I basically agree with this. I'm not sure about "society"'s culpability for the administration's torture policy; I don't think the average citizen is responsible for decisions made in secret that contradict and blaspheme the government's officially humanitarian rhetoric. But the reader's comments about the unspoken and unspeakable agreement between civilians and domestic law enforcement are eminently valid---the social contract rests on a rather dark foundation.

Philosophical interest aside, the real reason I wanted to post this was that it demonstrates what a contemptible valet de pouvoir and intellectual sophomore Jonah Goldberg really is: Appropriating a work of fiction he doesn't understand and isn't entitled to appropriate, purely in order to give a too-cute defense of the indefensible.

WTF? Part II

I never thought I'd say this, but John Derbyshire's post on intelligent design is really, really great. One point, if I may. He writes:
(4) The "coincidence" point (i.e. "How come physical constants are just precisely what they need to be in order for us to exist?") is very fascinating to any thoughtful person. I have never seen an answer that struck me as very satifactory; but the non-ID answers -- e.g. the Anthropic Principle in its various forms (Google it) -- are at least as satisfactory as the ID ones ("Because God made things that way.")
Not to boast, because I didn't invent it, but I'm pretty sure I summarized the definitive refutation of the "coincidence" of life-compatible physical constants here.


I don't mean to be singling out Jonah Goldberg, and I'm all in favor of blogs being about more than politics, but this and this are just inexcusable.


When not offering very swiftly-unpacked justifications of torture, Heather MacDonald can be awfully sharp. Such as in this Slate article, a demolition of theodicy from the perspective of rational choice theory. Money quote:
Where is God's incentive to behave? He gets credit for the good things and no blame for the bad. Former U.S. Attorney General John Ashcroft is fond of thanking God for keeping America safe since 9/11; Ashcroft never asks why, if God has fended off terrorist strikes since 9/11, he let the hijackers on the planes on the day itself. Was God caught off guard the first time around, like the U.S. government? But he is omniscient and omnipotent...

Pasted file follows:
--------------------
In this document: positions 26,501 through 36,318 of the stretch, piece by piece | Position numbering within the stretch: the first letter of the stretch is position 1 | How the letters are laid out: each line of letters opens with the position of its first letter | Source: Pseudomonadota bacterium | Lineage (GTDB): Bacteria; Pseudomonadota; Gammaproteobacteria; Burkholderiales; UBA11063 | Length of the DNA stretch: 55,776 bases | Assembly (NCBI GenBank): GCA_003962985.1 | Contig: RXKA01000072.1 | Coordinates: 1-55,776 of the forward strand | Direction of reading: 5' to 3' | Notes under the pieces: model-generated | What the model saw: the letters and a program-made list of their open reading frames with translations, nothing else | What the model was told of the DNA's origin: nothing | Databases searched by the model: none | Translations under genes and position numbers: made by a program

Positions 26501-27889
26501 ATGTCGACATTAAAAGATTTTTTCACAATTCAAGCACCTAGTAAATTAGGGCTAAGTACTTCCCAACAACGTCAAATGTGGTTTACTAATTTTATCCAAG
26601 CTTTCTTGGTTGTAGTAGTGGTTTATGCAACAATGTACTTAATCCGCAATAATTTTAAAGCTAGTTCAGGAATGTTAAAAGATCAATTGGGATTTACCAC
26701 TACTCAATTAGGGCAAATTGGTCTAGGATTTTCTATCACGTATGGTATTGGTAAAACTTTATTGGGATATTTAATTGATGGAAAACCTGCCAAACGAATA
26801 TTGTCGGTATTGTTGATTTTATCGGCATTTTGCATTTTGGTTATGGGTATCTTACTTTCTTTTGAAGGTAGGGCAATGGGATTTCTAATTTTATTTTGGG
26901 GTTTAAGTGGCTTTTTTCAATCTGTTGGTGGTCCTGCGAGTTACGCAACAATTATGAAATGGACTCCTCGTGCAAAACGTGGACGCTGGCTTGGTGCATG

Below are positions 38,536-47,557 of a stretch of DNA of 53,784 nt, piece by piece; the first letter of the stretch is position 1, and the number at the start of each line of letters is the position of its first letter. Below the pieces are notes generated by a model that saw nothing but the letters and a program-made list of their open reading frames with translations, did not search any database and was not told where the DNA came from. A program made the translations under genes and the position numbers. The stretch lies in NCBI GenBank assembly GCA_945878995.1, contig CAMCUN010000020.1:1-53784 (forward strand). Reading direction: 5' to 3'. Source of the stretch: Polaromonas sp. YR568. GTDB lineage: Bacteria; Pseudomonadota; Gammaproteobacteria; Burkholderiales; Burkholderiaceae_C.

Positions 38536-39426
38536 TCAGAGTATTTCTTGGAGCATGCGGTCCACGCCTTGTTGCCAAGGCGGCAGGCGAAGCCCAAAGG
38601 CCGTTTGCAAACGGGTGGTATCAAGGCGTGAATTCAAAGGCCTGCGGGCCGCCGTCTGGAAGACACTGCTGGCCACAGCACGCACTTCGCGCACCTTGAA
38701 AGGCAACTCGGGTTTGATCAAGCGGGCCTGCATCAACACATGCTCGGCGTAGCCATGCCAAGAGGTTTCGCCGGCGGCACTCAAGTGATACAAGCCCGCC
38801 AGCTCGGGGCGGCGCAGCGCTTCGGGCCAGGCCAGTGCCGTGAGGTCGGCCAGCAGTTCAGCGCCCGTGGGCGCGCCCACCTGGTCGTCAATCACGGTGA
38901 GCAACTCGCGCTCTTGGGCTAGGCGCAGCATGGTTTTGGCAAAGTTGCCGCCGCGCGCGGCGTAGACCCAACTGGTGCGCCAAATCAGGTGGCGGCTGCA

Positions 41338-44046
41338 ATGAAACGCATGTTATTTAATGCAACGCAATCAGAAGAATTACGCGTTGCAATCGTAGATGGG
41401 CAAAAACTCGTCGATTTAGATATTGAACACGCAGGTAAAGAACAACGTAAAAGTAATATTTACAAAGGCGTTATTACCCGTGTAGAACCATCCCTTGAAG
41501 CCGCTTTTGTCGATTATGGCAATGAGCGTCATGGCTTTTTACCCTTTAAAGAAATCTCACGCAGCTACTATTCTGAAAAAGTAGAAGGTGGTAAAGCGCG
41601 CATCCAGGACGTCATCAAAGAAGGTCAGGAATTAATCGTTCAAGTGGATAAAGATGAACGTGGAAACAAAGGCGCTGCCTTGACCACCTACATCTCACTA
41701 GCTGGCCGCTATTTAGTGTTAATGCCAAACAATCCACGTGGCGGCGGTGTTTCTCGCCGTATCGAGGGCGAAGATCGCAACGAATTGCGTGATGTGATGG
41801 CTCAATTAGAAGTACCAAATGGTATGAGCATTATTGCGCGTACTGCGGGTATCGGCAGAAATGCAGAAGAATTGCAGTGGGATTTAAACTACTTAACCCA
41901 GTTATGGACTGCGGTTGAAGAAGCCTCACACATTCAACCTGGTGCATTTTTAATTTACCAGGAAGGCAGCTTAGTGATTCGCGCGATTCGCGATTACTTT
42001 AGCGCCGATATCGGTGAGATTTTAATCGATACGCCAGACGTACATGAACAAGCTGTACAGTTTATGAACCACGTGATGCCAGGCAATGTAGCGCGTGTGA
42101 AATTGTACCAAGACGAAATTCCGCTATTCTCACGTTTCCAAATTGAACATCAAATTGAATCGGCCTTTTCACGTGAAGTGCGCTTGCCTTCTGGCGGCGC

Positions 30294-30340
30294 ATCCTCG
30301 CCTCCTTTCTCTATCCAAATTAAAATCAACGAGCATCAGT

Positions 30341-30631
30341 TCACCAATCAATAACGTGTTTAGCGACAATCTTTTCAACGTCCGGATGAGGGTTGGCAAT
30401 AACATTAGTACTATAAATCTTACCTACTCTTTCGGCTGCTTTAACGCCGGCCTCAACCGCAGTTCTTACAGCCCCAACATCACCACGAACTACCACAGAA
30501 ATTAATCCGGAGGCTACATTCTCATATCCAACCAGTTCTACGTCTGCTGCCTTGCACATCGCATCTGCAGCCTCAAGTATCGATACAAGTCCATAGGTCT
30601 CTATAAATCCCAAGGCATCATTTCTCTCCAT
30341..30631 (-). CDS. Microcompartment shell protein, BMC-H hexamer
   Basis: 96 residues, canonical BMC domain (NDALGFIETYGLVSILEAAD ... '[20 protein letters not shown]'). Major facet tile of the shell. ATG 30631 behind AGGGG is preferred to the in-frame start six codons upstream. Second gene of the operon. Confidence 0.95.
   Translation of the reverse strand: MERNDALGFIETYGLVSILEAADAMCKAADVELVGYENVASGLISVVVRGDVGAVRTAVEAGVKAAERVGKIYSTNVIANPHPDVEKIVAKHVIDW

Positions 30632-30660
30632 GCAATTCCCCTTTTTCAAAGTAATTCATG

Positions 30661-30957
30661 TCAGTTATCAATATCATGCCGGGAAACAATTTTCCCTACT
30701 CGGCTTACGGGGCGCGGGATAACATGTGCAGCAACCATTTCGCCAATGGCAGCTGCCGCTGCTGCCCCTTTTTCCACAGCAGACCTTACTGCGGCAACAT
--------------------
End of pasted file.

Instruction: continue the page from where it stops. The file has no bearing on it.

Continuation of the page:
So, let the human race play hard to get. Imagine God's discombobulation if, after the next mass slaughter of human life, the hymns of praise and incense do not rise up. He checks the Sunday census; the pews are empty. Week after week, the churches and mosques are unattended; the usual gratitude for his not wiping out even more innocent children does not pour forth.


Not nearly as fun as the AVN awards. The newest inductee is Hardee's "monster thickburger," a thing consisting of two 1/3 pound burgers, three slices of cheese, and four strips of bacon sandwiched between buttered and liberally mayonaissed buns. It contains a mere 1200 calories, over a hundred grams of fat, and enough sodium to send an elephant into shock.

By pointing this out, I hope I'm not going to be accused of being a puritan about food. I'm quite strongly libertarian in fact, and I believe in a citizen's absolute right to eat him or herself to death. What I object to, however, is the cost of the coronary procedures of the human-cows who consume these things being reflected in my medical bills.

IRONY UPDATE: As soon as I post about the sandwich of death (see above), Adsense starts displaying a banner ad for the tickets to Green Bay Packers games.

How Our Tax Dollars Are Spent

It's enough to make you not want to pay them.

Tuesday, January 11, 2005

The Winner Is...

Lauren Phoenix: Best Performer at the AVN Awards.

Civil Disobedience

I whole-heartedly second this letter to the YDN:
It appears that neither the Connecticut courts nor the Connecticut legislature will block New England's first execution in 40 years. Therefore, the question now is: What Connecticut doctor will forsake his or her professional ethics in order to allow the execution to proceed?

The state's execution protocol calls for a "Connecticut licensed and practicing physician" to verify the training of both the executioner (who injects the lethal drugs) and the person who inserts the intravenous catheter through which the drugs will flow. Furthermore, a physician must enter the execution chamber and pronounce the inmate dead.

The ethical guidelines of the American Medical Association, which are endorsed by the Connecticut State Medical Society, clearly state that a physician may not consult with or supervise personnel involved in a lethal injection. Furthermore, these guidelines forbid a physician from monitoring vital signs at an execution. Monitoring vital signs (such as observing an EKG monitor, or checking for the presence of heart tones, pulse, or breathing) is necessary to pronounce death. Thus, the Connecticut execution protocol is in direct conflict with nationally recognized ethical standards for the medical profession.